Second American Woman Charged in Overseas Terror Case

FBI and Justice Department officials arranged to have an American terrorism suspect surrender to authorities on Friday who was linked to terrorism suspect Coleen LaRose, who has become known as "Jihad Jane."

VIDEO: Jihad Jane ArrestedPlay
Jihad Jane: U.S. Citizen Goes Rogue

The woman, 31-year-old Jamie Paulin-Ramirez, had been in communication with LaRose and has now been charged with providing material support to terrorists. Paulin-Ramirez is originally from Leadville, Colo.

The terrorism investigation involved Ireland and the United States. Days after LaRose's arrest and indictment were announced, it was learned that another U.S. woman had been among other terrorism suspects detained in Ireland. Jamie Paulin-Ramirez was held there for several days but was eventually released without charge.

How Paulin-Ramirez ended up in Ireland with her Algerian husband was a strange case involving several countries, with LaRose at the center.

Authorities say that, in 2008, LaRose, who used the screen name "JihadJane", had posted a comment on a YouTube video which brought her in contact with extremists on the Web and via e-mail. She eventually became involved in an alleged plot to kill Swedish cartoonist Lars Vilks, who had drawn the Prophet Muhammed with the body of a dog in 2005.

In LaRose's e-mails with co-conspirators in South Asia, Eastern and Western Europe, LaRose allegedly agreed to recruit men and women for jihad, or holy war. She allegedly helped raise money for Islamic fighters, and agreed on the Internet to one jihadist's request to "marry me to get me inside Europe."

In March 2009, the indictment states, she allegedly received a directive to "go to Sweden... find location of [Resident of Sweden]... and kill him... this is what i say to u." Eventually the group decided they would and establish Ireland as a place to plan and undertake their plot. It is unclear when and if the alleged conspirators had ever made final plans to travel to Sweden.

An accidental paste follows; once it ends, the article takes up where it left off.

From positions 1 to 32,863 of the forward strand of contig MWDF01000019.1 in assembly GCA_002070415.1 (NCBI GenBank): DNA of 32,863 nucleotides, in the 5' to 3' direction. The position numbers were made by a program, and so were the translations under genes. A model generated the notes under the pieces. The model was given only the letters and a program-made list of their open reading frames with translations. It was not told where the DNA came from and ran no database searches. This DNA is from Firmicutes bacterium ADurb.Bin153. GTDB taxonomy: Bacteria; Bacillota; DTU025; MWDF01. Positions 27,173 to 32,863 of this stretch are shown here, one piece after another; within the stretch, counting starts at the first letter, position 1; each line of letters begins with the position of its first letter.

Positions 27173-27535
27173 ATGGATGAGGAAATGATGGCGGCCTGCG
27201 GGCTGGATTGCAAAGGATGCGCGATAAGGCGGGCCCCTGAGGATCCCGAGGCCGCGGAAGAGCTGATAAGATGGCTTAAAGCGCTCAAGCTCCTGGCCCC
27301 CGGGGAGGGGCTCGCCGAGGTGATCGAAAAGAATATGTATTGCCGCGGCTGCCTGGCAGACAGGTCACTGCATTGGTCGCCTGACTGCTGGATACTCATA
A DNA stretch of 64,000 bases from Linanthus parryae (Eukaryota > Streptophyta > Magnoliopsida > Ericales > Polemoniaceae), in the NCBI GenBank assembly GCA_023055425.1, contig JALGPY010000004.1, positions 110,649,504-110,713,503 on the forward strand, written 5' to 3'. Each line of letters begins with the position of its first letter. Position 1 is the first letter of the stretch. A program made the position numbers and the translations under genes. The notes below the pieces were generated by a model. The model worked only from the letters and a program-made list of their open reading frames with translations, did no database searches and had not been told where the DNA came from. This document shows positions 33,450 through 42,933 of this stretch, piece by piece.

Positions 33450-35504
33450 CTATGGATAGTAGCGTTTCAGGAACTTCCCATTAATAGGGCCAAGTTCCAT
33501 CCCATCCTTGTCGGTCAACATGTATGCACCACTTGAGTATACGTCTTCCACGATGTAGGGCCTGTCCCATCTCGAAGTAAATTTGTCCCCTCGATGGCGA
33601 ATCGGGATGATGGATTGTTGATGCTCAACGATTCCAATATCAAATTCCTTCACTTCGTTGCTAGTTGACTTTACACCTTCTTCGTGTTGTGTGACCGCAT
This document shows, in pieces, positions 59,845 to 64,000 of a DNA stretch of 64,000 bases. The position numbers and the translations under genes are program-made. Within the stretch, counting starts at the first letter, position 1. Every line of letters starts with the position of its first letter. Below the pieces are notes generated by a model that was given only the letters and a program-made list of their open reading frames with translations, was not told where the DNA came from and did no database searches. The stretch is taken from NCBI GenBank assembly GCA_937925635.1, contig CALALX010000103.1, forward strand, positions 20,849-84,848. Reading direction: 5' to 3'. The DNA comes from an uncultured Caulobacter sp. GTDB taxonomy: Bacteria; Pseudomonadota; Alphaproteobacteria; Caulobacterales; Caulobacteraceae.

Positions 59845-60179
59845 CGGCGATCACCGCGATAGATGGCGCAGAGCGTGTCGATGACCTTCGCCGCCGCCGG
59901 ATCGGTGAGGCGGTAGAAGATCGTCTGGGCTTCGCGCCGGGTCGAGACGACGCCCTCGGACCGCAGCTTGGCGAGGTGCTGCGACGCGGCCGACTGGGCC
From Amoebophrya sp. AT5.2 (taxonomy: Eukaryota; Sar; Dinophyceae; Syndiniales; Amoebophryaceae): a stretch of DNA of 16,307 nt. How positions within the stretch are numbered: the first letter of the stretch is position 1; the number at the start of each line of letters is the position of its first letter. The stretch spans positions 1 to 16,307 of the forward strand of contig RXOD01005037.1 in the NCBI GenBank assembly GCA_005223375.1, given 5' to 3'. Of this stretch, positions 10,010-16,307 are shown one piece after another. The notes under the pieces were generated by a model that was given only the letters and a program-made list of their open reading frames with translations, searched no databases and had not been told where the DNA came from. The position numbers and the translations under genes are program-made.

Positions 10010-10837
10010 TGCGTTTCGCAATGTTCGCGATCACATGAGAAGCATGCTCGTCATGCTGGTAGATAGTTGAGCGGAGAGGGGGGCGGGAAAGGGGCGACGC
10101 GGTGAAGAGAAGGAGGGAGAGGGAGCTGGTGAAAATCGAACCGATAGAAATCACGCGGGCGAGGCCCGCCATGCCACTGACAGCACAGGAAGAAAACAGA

'Jihad Jamie'

According to the indictment, in July and August 2009 Paulin-Ramirez and LaRose began to communicate about moving to Europe. In one message LaRose told Paulin-Ramirez, "When I get to Europe, I will send for you to come be with me there.... [T]his place will be like a training camp as well as a home."

The indictment alleges that Paulin-Ramirez replied, "I would love to go over there," and said she would like to bring along her 6-year-old son.

The indictment alleges that, "On or about Sept. 12, 2009, defendant Jamie Paulin-Ramirez traveled to Europe with her minor male child with the intent to live and train with jihadists."

According to some officials briefed on the case both "Jihad Jane" and "Jihad Jamie" had visions of joining a training camp in Ireland but the officials say this was largely delusional and shows a "sad case" of individuals being influenced by Internet propaganda.

According to the indictment Paulin-Ramirez also married a man she had never met before she arrived in Ireland.

In an interview with ABC News last month, Paulin-Ramirez' mother said her daughter had been troubled for years and was taunted as a child over a hearing problem. "Just a very insecure, unhappy person that was just looking for something to hang onto, I guess," Christine Mott told ABC's Clayton Sandell in Colorado.

After a string of failed marriages, Mott said, Paulin-Ramirez married a Muslim and began covering up her blonde hair and face and hands with a scarf and gloves, leaving only a narrow slit for her eyes. "It breaks my heart," Mott said last month. "I don't understand why she would turn her back on her country, turn her back on her family."

On Friday afternoon, Paulin-Ramirez voluntarily agreed to return to the United States and face arrest by federal agents. Paulin-Ramirez and LaRose have now both been charged in a superseding indictment returned by a federal grand jury in Philadelphia.

A detention hearing for Paulin-Ramirez has been set for April 7 in Philadelphia.

ABC's Clayton Sandell contributed to this report.